Paper No. JAWRA-08-0075-P of the Journal of the American Water Resources Association (JAWRA). Discussions are open until six months from print publication.
A Streamflow Forecasting Framework using Multiple Climate and Hydrological Models1
Article first published online: 15 MAY 2009
© 2009 American Water Resources Association
JAWRA Journal of the American Water Resources Association
Volume 45, Issue 4, pages 828–843, August 2009
How to Cite
Block, P. J., Souza Filho, F. A., Sun, L. and Kwon, H.-H. (2009), A Streamflow Forecasting Framework using Multiple Climate and Hydrological Models. JAWRA Journal of the American Water Resources Association, 45: 828–843. doi: 10.1111/j.1752-1688.2009.00327.x
- Issue published online: 29 JUL 2009
- Article first published online: 15 MAY 2009
- Received April 22, 2008; accepted December 17, 2008.
- surface water hydrology;
- computational methods;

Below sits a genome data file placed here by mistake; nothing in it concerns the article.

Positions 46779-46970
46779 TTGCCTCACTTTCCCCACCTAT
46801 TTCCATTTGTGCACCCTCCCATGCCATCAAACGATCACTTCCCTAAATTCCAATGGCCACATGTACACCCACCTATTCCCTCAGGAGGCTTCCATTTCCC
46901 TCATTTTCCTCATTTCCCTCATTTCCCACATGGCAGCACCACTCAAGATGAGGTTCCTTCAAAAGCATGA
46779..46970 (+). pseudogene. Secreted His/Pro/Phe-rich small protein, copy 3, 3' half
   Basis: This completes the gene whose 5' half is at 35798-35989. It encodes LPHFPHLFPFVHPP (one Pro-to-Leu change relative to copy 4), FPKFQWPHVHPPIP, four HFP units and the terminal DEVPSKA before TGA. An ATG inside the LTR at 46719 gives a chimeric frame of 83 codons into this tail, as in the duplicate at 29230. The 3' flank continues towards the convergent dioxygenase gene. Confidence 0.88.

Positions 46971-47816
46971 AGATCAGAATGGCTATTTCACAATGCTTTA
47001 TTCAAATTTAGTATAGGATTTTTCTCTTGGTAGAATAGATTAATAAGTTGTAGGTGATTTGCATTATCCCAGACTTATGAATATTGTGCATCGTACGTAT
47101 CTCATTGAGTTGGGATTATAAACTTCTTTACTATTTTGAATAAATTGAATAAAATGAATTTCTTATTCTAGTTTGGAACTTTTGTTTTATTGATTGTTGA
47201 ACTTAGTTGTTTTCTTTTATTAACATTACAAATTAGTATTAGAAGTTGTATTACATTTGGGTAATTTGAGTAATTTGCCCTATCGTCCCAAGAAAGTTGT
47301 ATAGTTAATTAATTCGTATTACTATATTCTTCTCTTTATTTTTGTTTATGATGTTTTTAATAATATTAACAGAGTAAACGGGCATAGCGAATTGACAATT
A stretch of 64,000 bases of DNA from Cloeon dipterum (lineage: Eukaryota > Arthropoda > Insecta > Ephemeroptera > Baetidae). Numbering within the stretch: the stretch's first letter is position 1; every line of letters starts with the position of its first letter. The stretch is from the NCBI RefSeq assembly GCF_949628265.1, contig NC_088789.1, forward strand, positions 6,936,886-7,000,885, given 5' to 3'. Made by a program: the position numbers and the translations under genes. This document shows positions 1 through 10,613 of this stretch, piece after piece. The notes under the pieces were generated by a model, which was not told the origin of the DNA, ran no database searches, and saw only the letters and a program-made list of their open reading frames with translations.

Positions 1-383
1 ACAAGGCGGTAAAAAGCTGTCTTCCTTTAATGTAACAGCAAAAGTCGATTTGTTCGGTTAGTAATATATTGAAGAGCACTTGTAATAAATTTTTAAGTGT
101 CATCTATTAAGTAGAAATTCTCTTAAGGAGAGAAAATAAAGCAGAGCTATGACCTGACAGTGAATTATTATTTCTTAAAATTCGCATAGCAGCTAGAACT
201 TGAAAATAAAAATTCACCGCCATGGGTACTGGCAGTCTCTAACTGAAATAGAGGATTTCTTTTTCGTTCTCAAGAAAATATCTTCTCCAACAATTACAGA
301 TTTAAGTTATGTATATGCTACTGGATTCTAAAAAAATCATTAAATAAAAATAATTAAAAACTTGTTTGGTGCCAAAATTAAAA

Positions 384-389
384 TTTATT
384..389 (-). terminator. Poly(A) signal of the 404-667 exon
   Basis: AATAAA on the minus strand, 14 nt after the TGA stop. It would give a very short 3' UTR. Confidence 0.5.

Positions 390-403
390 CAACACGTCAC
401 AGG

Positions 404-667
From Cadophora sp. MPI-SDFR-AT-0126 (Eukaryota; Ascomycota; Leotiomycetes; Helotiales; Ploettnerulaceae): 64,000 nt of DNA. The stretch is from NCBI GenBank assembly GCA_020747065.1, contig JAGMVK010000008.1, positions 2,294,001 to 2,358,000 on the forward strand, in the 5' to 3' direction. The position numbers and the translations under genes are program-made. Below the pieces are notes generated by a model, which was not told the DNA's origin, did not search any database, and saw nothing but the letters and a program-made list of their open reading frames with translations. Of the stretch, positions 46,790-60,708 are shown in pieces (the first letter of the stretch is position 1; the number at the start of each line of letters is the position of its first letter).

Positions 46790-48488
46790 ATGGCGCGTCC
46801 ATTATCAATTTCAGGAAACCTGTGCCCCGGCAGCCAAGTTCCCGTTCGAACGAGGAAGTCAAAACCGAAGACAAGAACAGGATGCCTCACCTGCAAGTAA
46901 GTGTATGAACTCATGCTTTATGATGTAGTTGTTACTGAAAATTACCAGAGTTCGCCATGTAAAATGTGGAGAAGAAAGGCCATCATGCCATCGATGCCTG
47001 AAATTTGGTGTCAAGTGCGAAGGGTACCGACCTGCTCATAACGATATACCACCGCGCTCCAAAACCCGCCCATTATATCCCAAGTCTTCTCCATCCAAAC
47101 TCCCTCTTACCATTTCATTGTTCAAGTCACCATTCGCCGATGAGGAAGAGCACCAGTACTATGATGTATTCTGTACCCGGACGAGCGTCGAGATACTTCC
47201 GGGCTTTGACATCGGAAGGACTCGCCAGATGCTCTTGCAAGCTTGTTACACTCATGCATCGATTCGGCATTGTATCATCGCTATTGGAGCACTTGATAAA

Abstract: Water resources planning and management efficacy is subject to capturing inherent uncertainties stemming from climatic and hydrological inputs and models. Streamflow forecasts, critical in reservoir operation and water allocation decision making, fundamentally contain uncertainties arising from assumed initial conditions, model structure, and modeled processes. Accounting for these propagating uncertainties remains a formidable challenge. Recent enhancements in climate forecasting skill and hydrological modeling serve as an impetus for further pursuing models and model combinations capable of delivering improved streamflow forecasts. However, little consideration has been given to methodologies that include coupling both multiple climate and multiple hydrological models, increasing the pool of streamflow forecast ensemble members and accounting for cumulative sources of uncertainty. The framework presented here proposes integration and offline coupling of global climate models (GCMs), multiple regional climate models, and numerous water balance models to improve streamflow forecasting through generation of ensemble forecasts. For demonstration purposes, the framework is imposed on the Jaguaribe basin in northeastern Brazil for a hindcast of 1974-1996 monthly streamflow. The ECHAM 4.5 and the NCEP/MRF9 GCMs and regional models, including dynamical and statistical models, are integrated with the ABCD and Soil Moisture Accounting Procedure water balance models. Precipitation hindcasts from the GCMs are downscaled via the regional models and fed into the water balance models, producing streamflow hindcasts. Multi-model ensemble combination techniques include pooling, linear regression weighting, and a kernel density estimator to evaluate streamflow hindcasts; the latter technique exhibits superior skill compared with any single coupled model ensemble hindcast.